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Antique Mirror Crate

When transporting antique mirrors it can be challenging, it is important that mirrors are treated in the same way as a piece of art, as they have certain points that can withstand pressure and others that cannot. Each mirror will be different from the last, much like a painting.


The first thing to do when deciding how to transport a mirror is to consider the following:

  1. Does it have gilt edging?

  2. If so, are there any aspects not gilt-edged that it can completely rest on to prevent the gilt edging from touching the crate?

  3. If not, how does it currently hang? Could the same hanging points be used to hang it inside the crate?

  4. What are its dimensions? – this will have implications for how it is packed and ‘where’ it is packed (it may not fit through a normal doorway in a crate).

  5. How many people will be required to pack/move the mirror?


Depending on where the gilding is, supports may need to be built into the crate to protect these delicate aspects from incurring any pressure from the crate itself. Often the weight of the mirror itself is enough to break the delicately carved gilding on the mirror. Therefore it is often necessary to hang the mirror inside the crate (as it hangs on a wall). This ensures no pressure is exerted where it isn’t wanted.


The next task is to prevent the mirror from swinging, once it is hung. Prepare for situations where the mirror crate will be placed or carried on its side accidentally. This can be achieved by screwing into the mirror from the back of the crate. Alternatively, well-placed void filler such as foam may be able to restrict movement. A lot depends on the size and weight of the mirror. Generally speaking, the larger the mirror, the heavier and the more difficult the padding/packing out becomes. These packing jobs should only be delegated to your most trusted and experienced packers. Of course, we are able to assist with specialty packing of these difficult items.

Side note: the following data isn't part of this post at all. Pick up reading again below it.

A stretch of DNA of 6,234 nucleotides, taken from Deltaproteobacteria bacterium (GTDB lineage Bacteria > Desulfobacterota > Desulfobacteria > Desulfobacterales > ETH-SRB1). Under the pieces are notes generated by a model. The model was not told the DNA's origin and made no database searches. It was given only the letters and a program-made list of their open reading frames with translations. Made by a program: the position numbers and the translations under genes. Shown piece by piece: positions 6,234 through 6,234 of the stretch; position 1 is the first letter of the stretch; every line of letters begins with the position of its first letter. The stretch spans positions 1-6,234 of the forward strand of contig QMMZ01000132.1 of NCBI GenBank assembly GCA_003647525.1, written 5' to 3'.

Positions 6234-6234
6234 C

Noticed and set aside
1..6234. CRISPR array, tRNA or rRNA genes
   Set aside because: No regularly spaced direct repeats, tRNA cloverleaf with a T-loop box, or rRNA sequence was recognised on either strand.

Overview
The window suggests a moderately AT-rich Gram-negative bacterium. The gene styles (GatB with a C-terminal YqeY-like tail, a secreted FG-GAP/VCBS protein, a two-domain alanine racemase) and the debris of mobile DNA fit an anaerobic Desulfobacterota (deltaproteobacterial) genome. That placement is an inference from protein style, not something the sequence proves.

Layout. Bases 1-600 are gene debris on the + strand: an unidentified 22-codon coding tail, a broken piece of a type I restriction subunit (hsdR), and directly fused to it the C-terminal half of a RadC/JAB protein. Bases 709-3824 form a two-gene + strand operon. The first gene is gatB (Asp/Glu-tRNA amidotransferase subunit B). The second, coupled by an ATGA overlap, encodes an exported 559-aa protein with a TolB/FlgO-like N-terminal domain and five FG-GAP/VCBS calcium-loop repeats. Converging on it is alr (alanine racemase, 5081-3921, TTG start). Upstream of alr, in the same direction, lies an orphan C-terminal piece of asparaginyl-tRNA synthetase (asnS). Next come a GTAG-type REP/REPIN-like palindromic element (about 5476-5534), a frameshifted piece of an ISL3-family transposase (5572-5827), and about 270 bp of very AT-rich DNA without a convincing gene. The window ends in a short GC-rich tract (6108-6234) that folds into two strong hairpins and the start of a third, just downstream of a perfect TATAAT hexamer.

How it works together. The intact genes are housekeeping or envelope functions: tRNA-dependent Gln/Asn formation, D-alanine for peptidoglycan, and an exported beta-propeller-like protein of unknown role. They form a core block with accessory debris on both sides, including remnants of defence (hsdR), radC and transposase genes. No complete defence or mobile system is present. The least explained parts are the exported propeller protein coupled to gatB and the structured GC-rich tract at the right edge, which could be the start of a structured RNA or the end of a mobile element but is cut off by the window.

Rebul crates offer a lightweight option, and the lighter the crate the lower the chance of mishandling and knocking. Rebul crates are also made with a unique honeycomb board which shows significantly better shock absorption than wood and is also far less abrasive to the exterior of the mirror.



Previous success with transporting Antique Mirrors:

Two 18th Century French antique mirrors required safe transit from Melbourne to LA, Both mirrors had to be crated outside, because of door height restrictions of the house.


Mirror 1

  • Measured 3100 x 500 x 1900mm, weighed approx. 250kg and required 6 packers to carry

  • Gilt edging was only on the topsides and top of the mirror, thus it was best to lie this mirror down with a constructed support along the length of the frame, which kept the gilt aspects raised from the base and from touching any aspect of the crate


Mirror 2

  • Measured 2500 x 380 x 2100mm, weighed approx. 250kg and required 5 packers to carry the mirror

  • Because of its design, the gilt edging was too delicate to support the weight of the mirror and thus, the crate was designed to hang the mirror in the crate. The mirror was also screwed onto the crate from the back to prevent any slippage or movement in carrying and transport.


If you have any questions call us to discuss. We are happy to walk you through it.

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